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A note on transfer pricing and the R&D intensity of Irish manufacturing

  • Frank Barry
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    Ireland’s low corporation tax regime has proved especially attractive to foreign multinational companies operating in high-tech sectors. Ireland’s increasing concentration in such sectors has facilitated the country’s rise in the international R&D rankings. On a sector by sector basis however, R&D expenditures in Ireland remain low by international standards. This has led to questions about whether the health of the country’s R&D environment matches the technological orientation of its industry, and about the commitment of the foreign sector to R&D activities in host economies such as Ireland. The present note focuses on the transfer pricing behaviour that tends to arise in a low corporation tax regime, and shows that a simple correction for transfer pricing reveals Ireland to be less of an outlier in terms of sectoral R&D expenditures than the conventional measures suggest.

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    Paper provided by School of Economics, University College Dublin in its series Working Papers with number 200230.

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    Date of creation: Nov 2002
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    Handle: RePEc:ucn:wpaper:200230
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    1. Blomstrom, Magnus & Kokko, Ari, 2000. "Outward Investment, Employment, and Wages in Swedish Multinationals," Oxford Review of Economic Policy, Oxford University Press, vol. 16(3), pages 76-89, Autumn.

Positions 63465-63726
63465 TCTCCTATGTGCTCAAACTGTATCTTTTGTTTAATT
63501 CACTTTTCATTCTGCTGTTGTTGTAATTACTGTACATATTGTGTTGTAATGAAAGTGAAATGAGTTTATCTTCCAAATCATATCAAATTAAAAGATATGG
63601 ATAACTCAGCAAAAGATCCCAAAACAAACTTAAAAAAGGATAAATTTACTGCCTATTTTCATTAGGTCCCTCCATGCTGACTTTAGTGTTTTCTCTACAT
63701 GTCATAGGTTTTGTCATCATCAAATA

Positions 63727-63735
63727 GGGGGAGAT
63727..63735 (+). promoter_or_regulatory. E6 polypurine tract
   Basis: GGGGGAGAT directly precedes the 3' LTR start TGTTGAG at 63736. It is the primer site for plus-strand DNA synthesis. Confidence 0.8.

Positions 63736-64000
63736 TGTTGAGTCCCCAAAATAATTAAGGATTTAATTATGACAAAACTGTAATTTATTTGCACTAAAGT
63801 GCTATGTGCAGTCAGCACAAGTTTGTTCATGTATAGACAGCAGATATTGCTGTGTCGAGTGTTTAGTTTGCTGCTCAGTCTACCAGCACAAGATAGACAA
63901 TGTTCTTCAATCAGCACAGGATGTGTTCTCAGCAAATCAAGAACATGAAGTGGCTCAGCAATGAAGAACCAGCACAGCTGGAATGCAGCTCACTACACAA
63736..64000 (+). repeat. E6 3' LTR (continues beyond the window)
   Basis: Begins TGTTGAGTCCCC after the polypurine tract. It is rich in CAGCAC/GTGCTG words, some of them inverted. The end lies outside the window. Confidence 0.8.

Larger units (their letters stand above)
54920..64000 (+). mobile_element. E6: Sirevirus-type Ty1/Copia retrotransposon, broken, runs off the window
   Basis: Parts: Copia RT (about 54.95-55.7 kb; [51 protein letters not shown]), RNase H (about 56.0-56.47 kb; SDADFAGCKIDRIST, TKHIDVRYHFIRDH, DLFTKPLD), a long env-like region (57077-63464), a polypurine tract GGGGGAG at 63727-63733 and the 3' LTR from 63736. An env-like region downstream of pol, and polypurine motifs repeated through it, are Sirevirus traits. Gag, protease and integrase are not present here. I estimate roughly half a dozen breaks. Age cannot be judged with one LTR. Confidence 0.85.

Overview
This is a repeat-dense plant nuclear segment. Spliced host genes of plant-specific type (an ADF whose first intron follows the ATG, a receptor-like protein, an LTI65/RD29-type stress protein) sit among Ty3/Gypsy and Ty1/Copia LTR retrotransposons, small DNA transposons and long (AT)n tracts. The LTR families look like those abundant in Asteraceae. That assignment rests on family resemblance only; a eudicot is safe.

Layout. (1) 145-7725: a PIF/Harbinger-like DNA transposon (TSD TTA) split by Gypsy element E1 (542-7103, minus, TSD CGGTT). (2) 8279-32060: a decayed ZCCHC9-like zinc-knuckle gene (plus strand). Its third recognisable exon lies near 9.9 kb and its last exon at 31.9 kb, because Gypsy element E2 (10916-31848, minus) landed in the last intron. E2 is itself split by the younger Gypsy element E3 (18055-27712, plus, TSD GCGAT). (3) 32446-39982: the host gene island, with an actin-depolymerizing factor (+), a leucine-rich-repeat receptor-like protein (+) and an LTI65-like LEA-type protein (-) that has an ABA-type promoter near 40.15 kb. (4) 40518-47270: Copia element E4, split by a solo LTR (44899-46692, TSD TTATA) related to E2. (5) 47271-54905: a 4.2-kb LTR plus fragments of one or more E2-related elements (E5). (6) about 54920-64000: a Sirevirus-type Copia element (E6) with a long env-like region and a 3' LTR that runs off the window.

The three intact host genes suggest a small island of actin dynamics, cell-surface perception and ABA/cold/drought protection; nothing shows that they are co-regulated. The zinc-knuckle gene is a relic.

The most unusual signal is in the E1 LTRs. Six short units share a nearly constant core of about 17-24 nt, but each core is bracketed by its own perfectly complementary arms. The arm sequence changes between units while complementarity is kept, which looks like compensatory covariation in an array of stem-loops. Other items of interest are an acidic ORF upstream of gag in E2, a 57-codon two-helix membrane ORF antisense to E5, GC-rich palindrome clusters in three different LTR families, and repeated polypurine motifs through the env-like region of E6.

2. Rosanne Altshuler & Harry Grubert & T. Scott Newlon, 1998. "Has U.S. Investment Abroad Become More Sensitive to Tax Rates?," NBER Working Papers 6383, National Bureau of Economic Research, Inc.
    3. Globerman, Steven & Kokko, Ari & Sjoholm, Fredrik, 2000. "International Technology Diffusion: Evidence from Swedish Patent Data," Kyklos, Wiley Blackwell, vol. 53(1), pages 17-38.
    4. Hines, James R, Jr & Rice, Eric M, 1994. "Fiscal Paradise: Foreign Tax Havens and American Business," The Quarterly Journal of Economics, MIT Press, vol. 109(1), pages 149-82, February.
    5. Blomström, Magnus & Fors, Gunnar & Lipsey, Robert E., 1997. "Foreign Direct Investment and Employment: Home Country Experience in the United States and Sweden," Working Paper Series 490, Research Institute of Industrial Economics.
    6. Patrick Honohan & Brendan Walsh, 2002. "Catching Up with the Leaders: The Irish Hare," Brookings Papers on Economic Activity, Economic Studies Program, The Brookings Institution, vol. 33(1), pages 1-78.
    7. Frank Barry, 2000. "Convergence is not Automatic: Lessons from Ireland for Central and Eastern Europe," The World Economy, Wiley Blackwell, vol. 23(10), pages 1379-1394, October.
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